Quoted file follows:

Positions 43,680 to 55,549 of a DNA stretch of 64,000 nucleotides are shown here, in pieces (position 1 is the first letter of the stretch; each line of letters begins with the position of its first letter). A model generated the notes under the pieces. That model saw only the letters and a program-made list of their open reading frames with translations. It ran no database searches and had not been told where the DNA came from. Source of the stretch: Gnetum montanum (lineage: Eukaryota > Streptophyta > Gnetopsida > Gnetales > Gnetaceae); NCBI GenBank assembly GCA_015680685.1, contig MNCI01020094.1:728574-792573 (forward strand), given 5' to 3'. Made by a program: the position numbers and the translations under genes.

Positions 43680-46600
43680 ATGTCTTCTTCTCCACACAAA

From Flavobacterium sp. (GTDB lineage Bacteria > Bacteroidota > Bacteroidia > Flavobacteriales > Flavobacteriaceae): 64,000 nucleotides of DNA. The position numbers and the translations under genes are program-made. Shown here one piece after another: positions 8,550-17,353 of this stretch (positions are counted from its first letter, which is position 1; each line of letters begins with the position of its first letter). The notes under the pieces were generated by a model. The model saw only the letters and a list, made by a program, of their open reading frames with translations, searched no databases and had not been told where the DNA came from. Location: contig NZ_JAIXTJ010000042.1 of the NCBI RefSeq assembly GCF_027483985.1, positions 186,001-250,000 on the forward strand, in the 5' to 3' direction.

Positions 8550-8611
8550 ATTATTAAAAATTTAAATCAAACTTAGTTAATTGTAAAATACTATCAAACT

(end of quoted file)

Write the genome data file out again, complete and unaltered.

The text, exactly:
Positions 43,680 to 55,549 of a DNA stretch of 64,000 nucleotides are shown here, in pieces (position 1 is the first letter of the stretch; each line of letters begins with the position of its first letter). A model generated the notes under the pieces. That model saw only the letters and a program-made list of their open reading frames with translations. It ran no database searches and had not been told where the DNA came from. Source of the stretch: Gnetum montanum (lineage: Eukaryota > Streptophyta > Gnetopsida > Gnetales > Gnetaceae); NCBI GenBank assembly GCA_015680685.1, contig MNCI01020094.1:728574-792573 (forward strand), given 5' to 3'. Made by a program: the position numbers and the translations under genes.

Positions 43680-46600
43680 ATGTCTTCTTCTCCACACAAA

From Flavobacterium sp. (GTDB lineage Bacteria > Bacteroidota > Bacteroidia > Flavobacteriales > Flavobacteriaceae): 64,000 nucleotides of DNA. The position numbers and the translations under genes are program-made. Shown here one piece after another: positions 8,550-17,353 of this stretch (positions are counted from its first letter, which is position 1; each line of letters begins with the position of its first letter). The notes under the pieces were generated by a model. The model saw only the letters and a list, made by a program, of their open reading frames with translations, searched no databases and had not been told where the DNA came from. Location: contig NZ_JAIXTJ010000042.1 of the NCBI RefSeq assembly GCF_027483985.1, positions 186,001-250,000 on the forward strand, in the 5' to 3' direction.

Positions 8550-8611
8550 ATTATTAAAAATTTAAATCAAACTTAGTTAATTGTAAAATACTATCAAACT